Court records pertain to all the files and documentation kept by a court before, during and after legal proceedings. It is usually the task of the court reporter to keep a faithful record of what transpires during a session in court and it is from this transcript that court records come about. Along with the transcript, other documentation is also included in court documents such as legal forms, evidence, and other related files.
Different groups of people require access to court records for a variety of reasons. For instance, reporters and journalists usually request for court proceedings to get more information about a story that they are working on or to get the ‘first scoop’ on a recent occurrence.
The legal community is another group of people actively involved in acquiring court documents, whether it's to conduct research or build a case. For the latter, previous court records may be used against someone involved in a current court case.
Collectors and creditors are often eager to determine the outcome of a case and will need court documents to justify that their debtors need to pay them immediately according to what the law has ruled. Court proceedings become proof that they can now pursue their non-payers, especially if their settlements have been granted or if it has been recognized that the latter is financially capable of making payments.
Electronic court records, available on the Internet by request, has been met with opposition because of the threats to the personal privacy of those involved in the cases. However, most county and state courts believe that since these are matters of public record, making them available whether through actual offices or virtual offices in cyberspace do not make much of a qualitative difference. Actually, it remains of utmost importance that these court records are accessible to the general public to prove the integrity and transparency of the judicial system.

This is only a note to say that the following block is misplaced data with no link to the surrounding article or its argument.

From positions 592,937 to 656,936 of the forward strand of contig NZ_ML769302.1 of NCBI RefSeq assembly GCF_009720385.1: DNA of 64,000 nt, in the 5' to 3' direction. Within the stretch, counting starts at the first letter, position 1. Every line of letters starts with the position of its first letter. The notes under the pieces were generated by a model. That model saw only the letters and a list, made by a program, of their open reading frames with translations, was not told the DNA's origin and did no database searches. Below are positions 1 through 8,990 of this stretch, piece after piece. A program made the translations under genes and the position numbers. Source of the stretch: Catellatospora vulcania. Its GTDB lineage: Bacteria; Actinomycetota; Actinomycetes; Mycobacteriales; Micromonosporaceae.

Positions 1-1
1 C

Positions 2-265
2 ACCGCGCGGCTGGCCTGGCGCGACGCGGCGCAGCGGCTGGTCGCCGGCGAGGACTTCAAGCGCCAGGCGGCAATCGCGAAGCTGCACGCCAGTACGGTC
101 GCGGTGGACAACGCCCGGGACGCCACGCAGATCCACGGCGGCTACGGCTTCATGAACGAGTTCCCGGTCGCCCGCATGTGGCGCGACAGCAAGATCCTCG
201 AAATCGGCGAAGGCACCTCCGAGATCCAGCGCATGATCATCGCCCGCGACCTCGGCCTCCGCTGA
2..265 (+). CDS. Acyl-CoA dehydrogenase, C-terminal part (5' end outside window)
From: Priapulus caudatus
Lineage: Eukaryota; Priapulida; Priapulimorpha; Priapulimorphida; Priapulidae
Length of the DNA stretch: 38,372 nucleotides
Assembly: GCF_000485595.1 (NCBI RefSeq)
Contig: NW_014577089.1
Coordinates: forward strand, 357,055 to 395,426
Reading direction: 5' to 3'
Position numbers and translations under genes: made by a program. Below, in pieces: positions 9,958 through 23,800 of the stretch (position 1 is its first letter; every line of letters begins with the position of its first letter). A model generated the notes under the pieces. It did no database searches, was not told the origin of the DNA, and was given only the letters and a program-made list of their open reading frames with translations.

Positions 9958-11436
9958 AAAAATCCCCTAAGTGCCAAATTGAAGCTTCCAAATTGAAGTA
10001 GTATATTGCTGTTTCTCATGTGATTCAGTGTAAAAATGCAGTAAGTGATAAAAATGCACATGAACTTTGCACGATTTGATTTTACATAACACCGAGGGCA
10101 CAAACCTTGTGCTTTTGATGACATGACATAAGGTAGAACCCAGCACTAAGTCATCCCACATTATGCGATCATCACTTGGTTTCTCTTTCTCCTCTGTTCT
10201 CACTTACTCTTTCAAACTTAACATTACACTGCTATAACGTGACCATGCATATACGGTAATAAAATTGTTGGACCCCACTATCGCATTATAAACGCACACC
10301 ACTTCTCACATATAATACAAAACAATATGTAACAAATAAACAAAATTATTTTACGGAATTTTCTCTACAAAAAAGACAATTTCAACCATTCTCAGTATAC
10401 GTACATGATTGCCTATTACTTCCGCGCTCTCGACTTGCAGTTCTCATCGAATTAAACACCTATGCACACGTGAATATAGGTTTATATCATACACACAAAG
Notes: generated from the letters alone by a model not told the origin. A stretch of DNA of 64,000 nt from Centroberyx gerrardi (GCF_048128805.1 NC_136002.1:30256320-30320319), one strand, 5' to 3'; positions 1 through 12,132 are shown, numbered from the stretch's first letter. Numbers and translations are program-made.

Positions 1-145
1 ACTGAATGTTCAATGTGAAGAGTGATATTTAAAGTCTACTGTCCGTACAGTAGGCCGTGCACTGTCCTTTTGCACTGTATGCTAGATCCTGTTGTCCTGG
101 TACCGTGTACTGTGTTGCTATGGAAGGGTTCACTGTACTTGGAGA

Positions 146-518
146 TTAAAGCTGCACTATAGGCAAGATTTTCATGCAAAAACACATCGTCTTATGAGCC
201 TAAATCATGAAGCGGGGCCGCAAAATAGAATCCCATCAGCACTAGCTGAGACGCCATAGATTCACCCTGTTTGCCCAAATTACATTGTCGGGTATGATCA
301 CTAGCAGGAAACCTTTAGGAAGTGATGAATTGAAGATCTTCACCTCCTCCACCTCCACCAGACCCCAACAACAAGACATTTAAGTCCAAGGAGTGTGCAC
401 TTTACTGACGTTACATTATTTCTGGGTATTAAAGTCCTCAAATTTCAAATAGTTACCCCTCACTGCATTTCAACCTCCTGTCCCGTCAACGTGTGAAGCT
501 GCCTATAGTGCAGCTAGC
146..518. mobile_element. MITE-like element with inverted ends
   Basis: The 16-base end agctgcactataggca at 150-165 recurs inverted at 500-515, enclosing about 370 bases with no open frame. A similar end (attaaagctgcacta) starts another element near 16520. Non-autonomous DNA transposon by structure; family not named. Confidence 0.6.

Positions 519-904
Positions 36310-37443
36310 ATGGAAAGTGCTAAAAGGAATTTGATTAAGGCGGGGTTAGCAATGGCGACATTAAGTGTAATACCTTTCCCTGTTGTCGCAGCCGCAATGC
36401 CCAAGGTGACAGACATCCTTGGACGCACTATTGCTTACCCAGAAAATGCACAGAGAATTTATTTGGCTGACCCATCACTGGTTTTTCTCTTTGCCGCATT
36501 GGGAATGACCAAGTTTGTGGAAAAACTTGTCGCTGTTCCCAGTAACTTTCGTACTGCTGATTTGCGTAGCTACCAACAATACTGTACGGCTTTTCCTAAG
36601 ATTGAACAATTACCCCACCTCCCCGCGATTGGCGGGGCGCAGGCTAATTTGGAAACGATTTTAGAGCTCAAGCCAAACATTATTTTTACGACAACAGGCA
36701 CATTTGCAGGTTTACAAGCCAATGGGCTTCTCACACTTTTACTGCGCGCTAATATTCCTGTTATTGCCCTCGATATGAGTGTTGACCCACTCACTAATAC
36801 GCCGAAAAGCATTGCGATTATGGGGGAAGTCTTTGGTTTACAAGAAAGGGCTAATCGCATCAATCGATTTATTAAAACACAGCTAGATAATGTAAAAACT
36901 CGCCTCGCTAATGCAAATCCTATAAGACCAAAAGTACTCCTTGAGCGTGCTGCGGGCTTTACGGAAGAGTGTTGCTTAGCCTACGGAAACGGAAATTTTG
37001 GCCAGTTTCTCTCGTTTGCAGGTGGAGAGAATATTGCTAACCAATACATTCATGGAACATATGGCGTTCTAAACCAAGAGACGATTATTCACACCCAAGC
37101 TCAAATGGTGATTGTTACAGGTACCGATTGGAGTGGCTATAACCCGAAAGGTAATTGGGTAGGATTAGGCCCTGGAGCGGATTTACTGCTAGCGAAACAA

While recognizing the right of the public to information, the safety of those mentioned in court records must also be upheld. Since court documents need to be filled with accurate details, releasing them to the public should never be at the expense of the proper enforcement of the law. The danger is not only a forever tarnished reputation; it is also very likely that someone may want to seek revenge and as such ‘track down’ people involved in a particular case.
It is thus up to the court to decide, particularly in cases where a lot of sensitive information is involved, when access to court records should be given. It is usually limited to members of the court and parties to the litigation but if just cause is provided by a member of the public, then they may be given to them as well.
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